The respondent correctly points out that we have recognized that a dependent’s claim for death benefits presents a compensation claim which is separate and distinct from a claim for compensation by the injured worker for purposes of providing timely notice of the claim to the respondent-employer. See, e.g., Sellew v. Northeast Utilities, 1422 CRB-8-92-5 (decided April 7, 1994); Capen v. Electric Boat Division, 11 Conn. Workers’ Comp. Rev. Op. 326, 328-29, 1394 CRB-2-92-3 (1993); Mingrone v. Burndy Corporation, 9 Conn. Workers’ Comp. Rev. Op. 252, 254, 1109 CRD-7-90-9 (1991); Maher v. State, 5 Conn. Workers’ Comp. Rev. Op. 19, 374 CRD-4-85 (1988). Yet, in the context of a claim to transfer liability to the Second Injury Fund pursuant to Sec. 31-349, we have held that “Sec. 31-349 contemplates only a single one hundred and four week waiting period for death and disability benefits and not two distinct and separate such periods.” Funaro v. Town of Hamden, 7 Conn. Workers’ Comp. Rev. Op. 40, 45, 649 CRD-3-87 (1989); see also Rossomondo v. Ridgewood Nurseries, 7 Conn. Workers’ Comp. Rev. Op. 89, 846 CRD-3-89-4 (1989). We believe that the Funaro decision guides our decision in this case.
In Funaro, liability for the injured workers’ claim was transferred to the Second Injury Fund after 104 weeks pursuant to Sec. 31-349. When the injured worker died as a result of his compensable injury and his widow became entitled to dependent’s benefits under Sec. 31-306, the Second Injury Fund argued that another 104 week waiting period must intervene under Sec. 31-349 and that the primarily liable employer must pay the dependent’s benefits for that number of weeks before liability could again be transferred to the Fund. We rejected that argument and the premise of the separation of death and disability claims for purposes of Sec. 31-349 on which the argument was based. Instead, we relied on the fact that Sec. 31-349 treats death benefits and the preceding disability benefits paid during the decedent’s life as one continuum. Funaro v. Town of Hamden, supra, 42-43. Furthermore, we noted that “the legislature was well aware of this benefits continuum, the linkage between disability compensation to the employee and survivors’ compensation to dependents, in 1967” when it added death benefits to the Fund’s liability under Sec. 31-349. Id., 43. Thus, in light of both the plain language of Sec. 31-349 and its public policy, we concluded that Sec. 31-349 does not contemplate two distinct and separate 104-week periods, one for disability and another for death subsequent to the disability, but instead establishes a single 104-week period after which all responsibility for compensation can be transferred to the Second Injury Fund. Id., 43-45.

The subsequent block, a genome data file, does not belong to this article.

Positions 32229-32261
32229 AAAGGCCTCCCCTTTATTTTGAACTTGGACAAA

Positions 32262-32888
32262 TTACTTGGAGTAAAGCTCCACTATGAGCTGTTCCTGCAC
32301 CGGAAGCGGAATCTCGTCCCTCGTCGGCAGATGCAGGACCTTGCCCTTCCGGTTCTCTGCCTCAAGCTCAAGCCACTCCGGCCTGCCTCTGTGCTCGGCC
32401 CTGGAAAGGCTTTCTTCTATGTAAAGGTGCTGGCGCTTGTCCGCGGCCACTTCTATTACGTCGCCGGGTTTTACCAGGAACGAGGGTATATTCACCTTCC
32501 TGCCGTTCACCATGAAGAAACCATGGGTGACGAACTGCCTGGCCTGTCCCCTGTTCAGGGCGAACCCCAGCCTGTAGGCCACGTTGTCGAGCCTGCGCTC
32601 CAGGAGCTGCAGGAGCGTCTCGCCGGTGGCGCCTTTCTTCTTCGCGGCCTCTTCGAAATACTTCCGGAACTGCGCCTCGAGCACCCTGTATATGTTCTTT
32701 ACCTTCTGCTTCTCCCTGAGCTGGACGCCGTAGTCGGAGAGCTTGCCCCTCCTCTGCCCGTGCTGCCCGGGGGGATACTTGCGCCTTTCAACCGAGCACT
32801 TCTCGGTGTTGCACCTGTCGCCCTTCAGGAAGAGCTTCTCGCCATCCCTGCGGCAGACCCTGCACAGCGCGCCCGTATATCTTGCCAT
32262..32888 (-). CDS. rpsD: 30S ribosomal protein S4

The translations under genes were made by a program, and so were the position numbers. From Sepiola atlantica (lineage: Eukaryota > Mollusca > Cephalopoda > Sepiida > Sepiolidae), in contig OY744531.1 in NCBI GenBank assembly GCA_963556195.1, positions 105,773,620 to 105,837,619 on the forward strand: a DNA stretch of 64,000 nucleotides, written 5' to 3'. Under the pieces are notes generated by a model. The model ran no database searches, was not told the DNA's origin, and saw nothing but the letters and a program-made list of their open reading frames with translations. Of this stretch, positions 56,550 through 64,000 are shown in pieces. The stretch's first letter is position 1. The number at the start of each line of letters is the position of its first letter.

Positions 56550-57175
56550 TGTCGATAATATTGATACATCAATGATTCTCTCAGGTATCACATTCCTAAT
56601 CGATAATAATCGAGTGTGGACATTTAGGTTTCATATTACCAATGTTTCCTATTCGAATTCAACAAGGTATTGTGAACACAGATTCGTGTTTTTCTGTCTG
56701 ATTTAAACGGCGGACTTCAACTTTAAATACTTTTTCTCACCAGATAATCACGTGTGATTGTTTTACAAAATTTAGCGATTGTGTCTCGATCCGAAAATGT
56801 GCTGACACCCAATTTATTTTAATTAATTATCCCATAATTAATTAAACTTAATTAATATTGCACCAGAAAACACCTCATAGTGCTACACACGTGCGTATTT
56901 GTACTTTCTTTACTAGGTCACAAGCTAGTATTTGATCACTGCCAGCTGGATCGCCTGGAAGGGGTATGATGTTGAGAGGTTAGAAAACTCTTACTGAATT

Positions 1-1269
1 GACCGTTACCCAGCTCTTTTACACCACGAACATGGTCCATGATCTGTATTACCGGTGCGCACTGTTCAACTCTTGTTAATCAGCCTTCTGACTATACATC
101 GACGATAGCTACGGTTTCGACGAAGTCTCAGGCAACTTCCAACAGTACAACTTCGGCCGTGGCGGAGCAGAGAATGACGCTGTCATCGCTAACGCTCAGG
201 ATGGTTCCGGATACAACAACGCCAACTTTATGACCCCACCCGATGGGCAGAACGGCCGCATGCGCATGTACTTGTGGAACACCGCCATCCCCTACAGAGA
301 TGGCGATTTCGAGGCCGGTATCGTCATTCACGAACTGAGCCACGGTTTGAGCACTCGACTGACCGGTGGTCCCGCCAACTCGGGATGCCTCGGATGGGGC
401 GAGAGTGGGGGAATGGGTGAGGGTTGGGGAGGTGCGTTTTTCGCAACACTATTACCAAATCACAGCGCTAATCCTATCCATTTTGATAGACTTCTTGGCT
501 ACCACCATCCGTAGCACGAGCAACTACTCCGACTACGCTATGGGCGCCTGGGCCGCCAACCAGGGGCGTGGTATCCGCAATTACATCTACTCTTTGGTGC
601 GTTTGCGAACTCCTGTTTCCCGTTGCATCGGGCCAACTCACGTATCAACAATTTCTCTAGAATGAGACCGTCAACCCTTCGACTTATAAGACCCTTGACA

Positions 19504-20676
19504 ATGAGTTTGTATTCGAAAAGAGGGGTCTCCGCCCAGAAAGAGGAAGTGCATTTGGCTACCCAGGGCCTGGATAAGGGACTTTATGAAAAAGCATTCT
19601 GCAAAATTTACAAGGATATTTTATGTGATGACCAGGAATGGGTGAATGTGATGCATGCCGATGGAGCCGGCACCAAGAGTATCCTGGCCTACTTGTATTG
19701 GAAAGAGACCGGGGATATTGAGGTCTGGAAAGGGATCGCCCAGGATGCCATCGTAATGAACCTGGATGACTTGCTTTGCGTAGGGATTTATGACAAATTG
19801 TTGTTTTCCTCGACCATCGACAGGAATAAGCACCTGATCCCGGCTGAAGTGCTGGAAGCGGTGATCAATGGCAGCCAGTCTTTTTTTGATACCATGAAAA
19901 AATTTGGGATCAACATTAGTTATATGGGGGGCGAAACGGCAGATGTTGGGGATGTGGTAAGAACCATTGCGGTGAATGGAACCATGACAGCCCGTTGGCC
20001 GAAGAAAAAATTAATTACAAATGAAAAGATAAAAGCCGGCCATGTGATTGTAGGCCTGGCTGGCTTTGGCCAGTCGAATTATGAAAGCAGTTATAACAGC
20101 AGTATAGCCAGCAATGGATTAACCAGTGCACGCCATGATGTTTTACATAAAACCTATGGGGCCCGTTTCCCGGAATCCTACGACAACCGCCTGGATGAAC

In light of the Funaro holding that there is only one 104-week period for purposes of Sec. 31-349, it would be incongruous to interpret the statutory language regarding notice of transfer relative to the payment of death benefits to create a second 104-week period for purposes of notifying the Second Injury Fund of the transfer of a claim for death benefits. This is especially true when the significance of timely notice in the statutory scheme which provides for apportionment of liability between the employer and the Second Injury Fund is taken into consideration. See generally Vaillancourt v. New Britain Machine/Litton, 224 Conn. 382, 391-96 (1993).
We, therefore, conclude that the trial commissioner improperly determined that the respondents’ notice of transfer to the Second Injury Fund was timely. Since the respondent failed to notify the Second Injury Fund more than ninety days prior to the expiration of the 104th week of its liability for compensation, whether for disability or death benefits, arising out of the decedent’s compensable injury and subsequent death, the respondent did not comply with the statutory condition precedent to effectuate transfer of liability to the Second Injury Fund pursuant to Sec. 31-349.
Accordingly, we reverse the trial commissioner and remand the case to the Second District with direction to dismiss the respondent-employer’s claim to transfer liability to the Second Injury Fund and with direction to order the respondent-employer to continue to make payments to the claimant pursuant to Sec. 31-306.
Commissioners George A. Waldron and Donald H. Doyle, Jr. concur.